The City of Toronto is expanding its Traffic Agents Program. A total of 30 Traffic Agents are budgeted to be deployed this year, with the first wave of new employees currently being deployed to critical intersections across Toronto.
The City’s Traffic Agents program is a congestion management strategy that places Traffic Agents employed by the City at key intersections during the morning and afternoon peak traffic periods. Traffic Agents ensure all road users comply with traffic laws and regulations, helping to reduce congestion and increase road safety. They also play a crucial role in ensuring roads are clear for emergency services and public transit.
As Special Constables, Traffic Agents:
• ensure people driving obey traffic laws, such as speed limits, stop signs, and traffic signals and prevent people from stopping to pick up or drop off passengers along key intersection approaches
• prevent vehicles from stopping in the intersection after the signal has changed, which prevents on-coming traffic from travelling through (known as “blocking the box”)
• stop pedestrians from crossing the intersection once the pedestrian signal starts displaying the red hand
• ensure people cycling are following the rules of the road
• monitor parking at critical locations to maintain an efficient traffic flow
In addition to ensuring the orderly movement of traffic, Traffic Agents assist with traffic management during events or road closures.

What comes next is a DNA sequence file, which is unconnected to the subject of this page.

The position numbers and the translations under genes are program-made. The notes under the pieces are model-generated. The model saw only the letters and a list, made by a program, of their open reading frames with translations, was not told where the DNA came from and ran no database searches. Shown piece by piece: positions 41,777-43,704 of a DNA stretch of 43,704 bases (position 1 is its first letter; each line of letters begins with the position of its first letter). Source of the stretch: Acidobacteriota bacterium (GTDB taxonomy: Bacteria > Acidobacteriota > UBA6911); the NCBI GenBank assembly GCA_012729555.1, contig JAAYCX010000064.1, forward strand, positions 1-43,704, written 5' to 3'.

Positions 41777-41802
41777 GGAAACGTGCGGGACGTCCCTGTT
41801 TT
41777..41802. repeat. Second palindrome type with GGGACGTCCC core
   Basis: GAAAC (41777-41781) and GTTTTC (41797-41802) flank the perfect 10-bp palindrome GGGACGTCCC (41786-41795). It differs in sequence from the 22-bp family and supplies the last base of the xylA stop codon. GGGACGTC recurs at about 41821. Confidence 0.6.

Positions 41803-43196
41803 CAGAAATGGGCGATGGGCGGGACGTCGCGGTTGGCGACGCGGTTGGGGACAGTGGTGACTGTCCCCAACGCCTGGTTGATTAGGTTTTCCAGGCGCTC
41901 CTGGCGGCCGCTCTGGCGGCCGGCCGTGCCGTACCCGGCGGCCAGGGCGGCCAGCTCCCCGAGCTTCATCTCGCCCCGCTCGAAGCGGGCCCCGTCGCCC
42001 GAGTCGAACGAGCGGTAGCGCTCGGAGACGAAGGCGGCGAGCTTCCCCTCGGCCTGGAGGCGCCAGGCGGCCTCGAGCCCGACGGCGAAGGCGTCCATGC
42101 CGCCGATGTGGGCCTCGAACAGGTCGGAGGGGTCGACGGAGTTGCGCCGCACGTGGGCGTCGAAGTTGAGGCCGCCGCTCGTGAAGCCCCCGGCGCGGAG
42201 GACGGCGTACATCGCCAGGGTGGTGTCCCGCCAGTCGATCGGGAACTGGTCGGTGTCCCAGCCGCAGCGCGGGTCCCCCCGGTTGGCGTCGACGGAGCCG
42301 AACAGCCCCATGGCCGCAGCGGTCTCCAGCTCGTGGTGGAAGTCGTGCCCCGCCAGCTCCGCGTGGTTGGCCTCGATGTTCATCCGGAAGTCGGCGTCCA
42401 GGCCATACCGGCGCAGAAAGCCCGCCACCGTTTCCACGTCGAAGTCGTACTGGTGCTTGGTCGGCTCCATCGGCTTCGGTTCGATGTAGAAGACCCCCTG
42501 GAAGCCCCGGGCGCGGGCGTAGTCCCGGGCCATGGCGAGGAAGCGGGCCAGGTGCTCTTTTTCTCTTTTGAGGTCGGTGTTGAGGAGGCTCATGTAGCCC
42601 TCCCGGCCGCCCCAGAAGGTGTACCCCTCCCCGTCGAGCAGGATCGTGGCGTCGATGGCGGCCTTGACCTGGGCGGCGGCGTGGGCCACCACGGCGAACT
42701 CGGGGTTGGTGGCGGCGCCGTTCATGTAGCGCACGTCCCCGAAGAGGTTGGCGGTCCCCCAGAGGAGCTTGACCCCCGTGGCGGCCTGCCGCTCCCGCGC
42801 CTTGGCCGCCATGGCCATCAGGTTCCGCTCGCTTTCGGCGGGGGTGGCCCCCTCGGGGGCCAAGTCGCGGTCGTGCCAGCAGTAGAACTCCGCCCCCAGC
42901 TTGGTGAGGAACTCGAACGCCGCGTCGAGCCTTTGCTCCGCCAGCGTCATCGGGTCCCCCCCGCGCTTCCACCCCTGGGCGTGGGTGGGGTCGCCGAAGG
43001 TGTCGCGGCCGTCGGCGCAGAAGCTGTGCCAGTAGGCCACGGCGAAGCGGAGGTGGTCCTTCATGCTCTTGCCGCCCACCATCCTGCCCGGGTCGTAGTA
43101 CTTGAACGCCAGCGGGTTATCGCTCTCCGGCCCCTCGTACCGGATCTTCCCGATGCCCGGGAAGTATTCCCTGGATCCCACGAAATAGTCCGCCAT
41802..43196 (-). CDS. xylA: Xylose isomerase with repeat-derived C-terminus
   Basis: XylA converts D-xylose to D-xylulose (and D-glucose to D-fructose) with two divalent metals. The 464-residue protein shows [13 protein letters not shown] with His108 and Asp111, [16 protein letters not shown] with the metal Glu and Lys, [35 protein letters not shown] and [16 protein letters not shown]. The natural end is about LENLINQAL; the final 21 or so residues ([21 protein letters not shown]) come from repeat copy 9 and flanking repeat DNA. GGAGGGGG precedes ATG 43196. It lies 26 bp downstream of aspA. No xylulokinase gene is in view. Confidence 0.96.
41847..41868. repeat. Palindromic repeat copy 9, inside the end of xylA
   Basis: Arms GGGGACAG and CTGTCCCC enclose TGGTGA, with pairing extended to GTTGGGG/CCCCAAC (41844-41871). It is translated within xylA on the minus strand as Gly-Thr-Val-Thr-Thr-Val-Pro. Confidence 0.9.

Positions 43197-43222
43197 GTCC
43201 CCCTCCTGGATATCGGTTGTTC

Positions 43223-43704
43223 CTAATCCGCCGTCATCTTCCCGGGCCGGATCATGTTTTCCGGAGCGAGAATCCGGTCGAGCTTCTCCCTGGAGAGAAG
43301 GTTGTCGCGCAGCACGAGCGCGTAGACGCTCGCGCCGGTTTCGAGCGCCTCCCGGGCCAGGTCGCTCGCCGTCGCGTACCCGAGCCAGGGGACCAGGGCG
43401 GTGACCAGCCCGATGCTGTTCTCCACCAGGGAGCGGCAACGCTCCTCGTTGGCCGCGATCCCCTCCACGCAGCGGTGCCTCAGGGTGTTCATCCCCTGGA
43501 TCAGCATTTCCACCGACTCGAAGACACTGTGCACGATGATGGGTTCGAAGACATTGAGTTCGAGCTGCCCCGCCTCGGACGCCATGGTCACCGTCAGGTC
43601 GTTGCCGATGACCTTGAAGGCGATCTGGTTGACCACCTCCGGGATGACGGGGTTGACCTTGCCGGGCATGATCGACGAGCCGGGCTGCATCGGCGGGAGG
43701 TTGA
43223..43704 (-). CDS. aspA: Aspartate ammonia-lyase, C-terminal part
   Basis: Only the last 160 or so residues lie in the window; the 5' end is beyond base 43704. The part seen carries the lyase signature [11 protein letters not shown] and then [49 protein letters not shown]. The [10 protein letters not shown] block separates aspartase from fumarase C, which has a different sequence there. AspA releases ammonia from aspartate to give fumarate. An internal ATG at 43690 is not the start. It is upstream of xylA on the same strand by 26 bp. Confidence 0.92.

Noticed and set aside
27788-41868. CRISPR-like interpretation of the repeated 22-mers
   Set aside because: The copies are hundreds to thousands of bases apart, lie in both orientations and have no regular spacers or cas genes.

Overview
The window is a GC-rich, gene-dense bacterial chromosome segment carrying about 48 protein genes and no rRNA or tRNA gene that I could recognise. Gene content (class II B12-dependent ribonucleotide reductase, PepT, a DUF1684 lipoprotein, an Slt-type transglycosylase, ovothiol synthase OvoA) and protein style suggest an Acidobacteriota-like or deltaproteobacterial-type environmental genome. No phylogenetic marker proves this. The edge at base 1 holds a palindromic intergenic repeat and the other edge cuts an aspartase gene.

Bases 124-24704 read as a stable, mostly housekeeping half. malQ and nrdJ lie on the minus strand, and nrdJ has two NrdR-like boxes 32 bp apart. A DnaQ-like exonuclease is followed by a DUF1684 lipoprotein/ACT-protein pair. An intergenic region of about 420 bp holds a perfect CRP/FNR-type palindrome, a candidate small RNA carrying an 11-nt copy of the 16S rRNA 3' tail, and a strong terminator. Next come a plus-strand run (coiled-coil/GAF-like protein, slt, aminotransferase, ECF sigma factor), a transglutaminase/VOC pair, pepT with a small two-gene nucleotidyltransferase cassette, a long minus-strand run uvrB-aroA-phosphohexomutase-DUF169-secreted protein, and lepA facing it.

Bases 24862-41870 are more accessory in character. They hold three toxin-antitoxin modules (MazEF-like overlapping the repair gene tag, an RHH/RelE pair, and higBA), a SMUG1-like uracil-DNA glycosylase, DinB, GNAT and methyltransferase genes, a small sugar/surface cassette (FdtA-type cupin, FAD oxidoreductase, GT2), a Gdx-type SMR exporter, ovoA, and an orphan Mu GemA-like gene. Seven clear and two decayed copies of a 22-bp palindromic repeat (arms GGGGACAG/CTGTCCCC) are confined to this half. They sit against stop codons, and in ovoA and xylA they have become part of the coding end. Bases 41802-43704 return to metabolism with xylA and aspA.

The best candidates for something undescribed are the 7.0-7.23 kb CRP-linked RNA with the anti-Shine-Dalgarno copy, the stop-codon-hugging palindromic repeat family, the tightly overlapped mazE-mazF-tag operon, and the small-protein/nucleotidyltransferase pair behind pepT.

The 14 Traffic Agents, including 11 new employees, will be placed where they are needed most based on evolving traffic demands and the need to improve safety and congestion. One or two agents will be deployed to a single location depending on the size and complexity of an intersection.
All Traffic Agents will currently be deployed to the following priority locations:
• Front Street West and Bay Street
• Front Street West and Simcoe Street
• Front Street West and University Avenue/York Street
• Adelaide Street West and University Avenue
• Adelaide Street East and Jarvis Street
• Queen Street West and Bay Street
• Wellington Street West and Simcoe Street
• Lower Jarvis Street and Lake Shore Boulevard East
• York Street and Gardiner Expressway (on-ramp)
• Bloor Street West and Bay Street
• Bay Street and Richmond Street West
• Spadina Avenue and Lake Shore Boulevard West
• Yonge Street and Lake Shore Boulevard
• Bremner Boulevard and York Street
• Eglinton Avenue West and Allen Road
• Yonge Street and Eglinton Avenue
City staff will continue to observe traffic volumes and peak traffic times and will deploy Traffic Agents to other locations accordingly.
The City is in the process of hiring additional Traffic Agents to reach the full approved complement for 2023 and they will be trained and deployed as quickly as possible.
The Traffic Agent program was successfully piloted in 2016. During the pilot period, there was at least a 90 per cent reduction in blocked intersections and a 70 per cent reduction in blockage of intersections by pedestrians.